In Review : Shinju
by Paula Jardine
photos by Yukiko Onley
The experience of Yayoi’s Theatre Movement production of Sonezaki Shinju began as soon as I entered the doors into the Performance Works space. Stepping into the blackness and around a corner, we entered an elegantly sparse box: a place outside of place or time, and filled with expectation.
On either side of the playing area were beautiful instruments: a piano on one side, a koto and shamisen on the other. A banner of the story’s title hung in front of a simple red square of loosely intertwined fibers, created by Judy Nakagawa, that served as backdrop.
In the program notes I read, “In Japanese culture we believe we are connected to our soul mate at birth by a red string tied to our little fingers. No matter the distance or hardship, you are destined to choose the path to find and be with your soul mate.” My eyes traced the lines of threads in the red square as I contemplated this.
The program offered other important and interesting background information about kabuki theatre traditions that helped us to understand what unfolded before us. Though even without it, the narration, the clarity of the performances, the perfect gestures, and the seamless integration of the live music and supportive sound effects, told a story of such beauty and humanity that it required no explanation.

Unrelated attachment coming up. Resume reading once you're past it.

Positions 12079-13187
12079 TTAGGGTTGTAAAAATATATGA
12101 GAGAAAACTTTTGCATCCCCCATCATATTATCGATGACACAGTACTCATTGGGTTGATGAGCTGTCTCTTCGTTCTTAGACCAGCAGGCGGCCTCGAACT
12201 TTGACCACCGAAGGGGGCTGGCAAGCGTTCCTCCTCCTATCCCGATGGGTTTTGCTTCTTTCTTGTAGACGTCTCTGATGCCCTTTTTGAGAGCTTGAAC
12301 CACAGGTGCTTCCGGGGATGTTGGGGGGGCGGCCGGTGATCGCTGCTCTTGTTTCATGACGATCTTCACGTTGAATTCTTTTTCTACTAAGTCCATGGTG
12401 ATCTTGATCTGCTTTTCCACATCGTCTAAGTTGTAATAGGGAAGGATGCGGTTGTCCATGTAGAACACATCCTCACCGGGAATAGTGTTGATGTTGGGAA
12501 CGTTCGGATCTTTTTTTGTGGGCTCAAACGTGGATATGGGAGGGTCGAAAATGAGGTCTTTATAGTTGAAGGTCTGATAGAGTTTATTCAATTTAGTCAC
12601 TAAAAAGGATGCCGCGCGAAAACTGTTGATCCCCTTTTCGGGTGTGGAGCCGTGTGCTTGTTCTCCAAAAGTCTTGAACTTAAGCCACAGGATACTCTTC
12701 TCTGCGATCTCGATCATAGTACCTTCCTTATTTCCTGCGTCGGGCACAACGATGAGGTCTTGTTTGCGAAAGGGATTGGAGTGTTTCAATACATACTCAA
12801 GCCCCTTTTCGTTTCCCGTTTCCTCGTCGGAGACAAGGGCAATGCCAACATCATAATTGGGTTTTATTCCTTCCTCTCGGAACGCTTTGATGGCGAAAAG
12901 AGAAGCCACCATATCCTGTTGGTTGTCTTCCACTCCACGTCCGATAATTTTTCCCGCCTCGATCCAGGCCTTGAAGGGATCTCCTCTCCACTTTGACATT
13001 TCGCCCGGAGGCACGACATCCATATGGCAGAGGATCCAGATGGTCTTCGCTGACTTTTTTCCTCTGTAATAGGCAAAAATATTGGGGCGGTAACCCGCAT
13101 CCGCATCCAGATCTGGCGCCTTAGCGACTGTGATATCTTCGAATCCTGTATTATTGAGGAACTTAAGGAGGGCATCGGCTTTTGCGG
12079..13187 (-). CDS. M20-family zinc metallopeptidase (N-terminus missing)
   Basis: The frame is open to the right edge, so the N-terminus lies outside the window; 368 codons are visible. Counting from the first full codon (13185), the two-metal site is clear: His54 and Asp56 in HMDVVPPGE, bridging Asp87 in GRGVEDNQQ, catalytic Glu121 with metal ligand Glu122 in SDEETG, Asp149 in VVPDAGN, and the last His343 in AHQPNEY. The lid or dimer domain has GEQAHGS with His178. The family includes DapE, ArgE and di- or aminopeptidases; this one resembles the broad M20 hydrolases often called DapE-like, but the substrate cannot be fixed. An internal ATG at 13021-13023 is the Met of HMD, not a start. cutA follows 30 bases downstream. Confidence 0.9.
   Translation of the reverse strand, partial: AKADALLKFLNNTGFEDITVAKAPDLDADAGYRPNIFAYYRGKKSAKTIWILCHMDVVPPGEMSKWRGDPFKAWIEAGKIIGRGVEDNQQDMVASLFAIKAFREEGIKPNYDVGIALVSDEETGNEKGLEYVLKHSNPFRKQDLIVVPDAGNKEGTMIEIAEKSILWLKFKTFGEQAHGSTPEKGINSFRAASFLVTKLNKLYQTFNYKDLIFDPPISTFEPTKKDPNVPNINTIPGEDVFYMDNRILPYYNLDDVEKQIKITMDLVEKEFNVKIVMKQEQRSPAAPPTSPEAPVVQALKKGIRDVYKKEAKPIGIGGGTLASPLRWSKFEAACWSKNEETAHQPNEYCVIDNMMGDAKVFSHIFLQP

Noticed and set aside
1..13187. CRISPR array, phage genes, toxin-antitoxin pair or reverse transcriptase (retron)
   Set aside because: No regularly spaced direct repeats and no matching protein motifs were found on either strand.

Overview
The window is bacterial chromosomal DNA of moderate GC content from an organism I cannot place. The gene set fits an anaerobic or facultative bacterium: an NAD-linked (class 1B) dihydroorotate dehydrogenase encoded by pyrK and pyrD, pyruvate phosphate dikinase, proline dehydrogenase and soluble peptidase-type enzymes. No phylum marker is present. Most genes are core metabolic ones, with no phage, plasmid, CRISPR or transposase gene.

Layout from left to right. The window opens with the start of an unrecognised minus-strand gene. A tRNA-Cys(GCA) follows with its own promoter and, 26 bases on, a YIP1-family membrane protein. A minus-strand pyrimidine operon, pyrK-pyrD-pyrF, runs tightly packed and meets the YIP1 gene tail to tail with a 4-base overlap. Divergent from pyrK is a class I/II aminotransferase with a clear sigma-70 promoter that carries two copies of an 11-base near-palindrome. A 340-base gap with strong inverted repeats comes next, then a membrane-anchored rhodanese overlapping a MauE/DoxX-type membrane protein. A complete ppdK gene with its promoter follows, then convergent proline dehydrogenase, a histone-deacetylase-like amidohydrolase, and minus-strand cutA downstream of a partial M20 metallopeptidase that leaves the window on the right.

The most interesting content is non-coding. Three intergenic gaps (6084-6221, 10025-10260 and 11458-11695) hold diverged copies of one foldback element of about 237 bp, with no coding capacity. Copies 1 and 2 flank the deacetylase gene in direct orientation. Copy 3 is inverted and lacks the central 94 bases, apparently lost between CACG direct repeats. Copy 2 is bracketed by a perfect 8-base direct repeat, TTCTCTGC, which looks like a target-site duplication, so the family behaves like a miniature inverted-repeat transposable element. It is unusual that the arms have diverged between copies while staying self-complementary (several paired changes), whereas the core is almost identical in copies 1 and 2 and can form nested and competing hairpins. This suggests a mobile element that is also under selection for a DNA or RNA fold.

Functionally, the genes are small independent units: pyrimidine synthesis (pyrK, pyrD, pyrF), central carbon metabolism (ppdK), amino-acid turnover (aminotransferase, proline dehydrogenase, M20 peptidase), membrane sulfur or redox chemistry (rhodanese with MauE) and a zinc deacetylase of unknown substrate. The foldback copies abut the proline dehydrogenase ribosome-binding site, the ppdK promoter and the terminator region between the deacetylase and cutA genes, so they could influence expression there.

I found myself drawn in from the beginning, when Yayoi and the exquisite Manami Hara applied their perfect makeup without a mirror, (impressive in itself!) transforming and becoming their characters. Much of the movement was simple—such as the first time the lovers cross paths, circling the stage in smaller and smaller circles until they pass, pause, lean back slightly, then continue their orbits—yet able to communicate such complex feelings.
Though the performance style was based on kabuki, there were other influences at play—including a brief and delightful leap into classical ballet—and I was struck by the similarities with, say, Commedia d’el Arte, and the universality of some of the archetypes.
We laughed. We cried. We hoped for the lovers’ success.
All of the performers were strong. Thomas Conlin Jones depiction of the aunt was a particular stand out, and Peter Hall seems to have found a true home here in this style. But it was Manami Hara and Yayoi who carried the story, and especially the deep pathos and amazing physicality of Yayoi that brought us all to tears in the end.
Oh how I wish it had been a longer run, and that I could have made everyone I know go to see it.
I hope this production is mounted again: it deserves to be seen by many.It is truly a work of heartbreaking beauty.
Paula Jardine is a community artist with a background in theatre. She is currently the artist in residence at Mountain View Cemetery.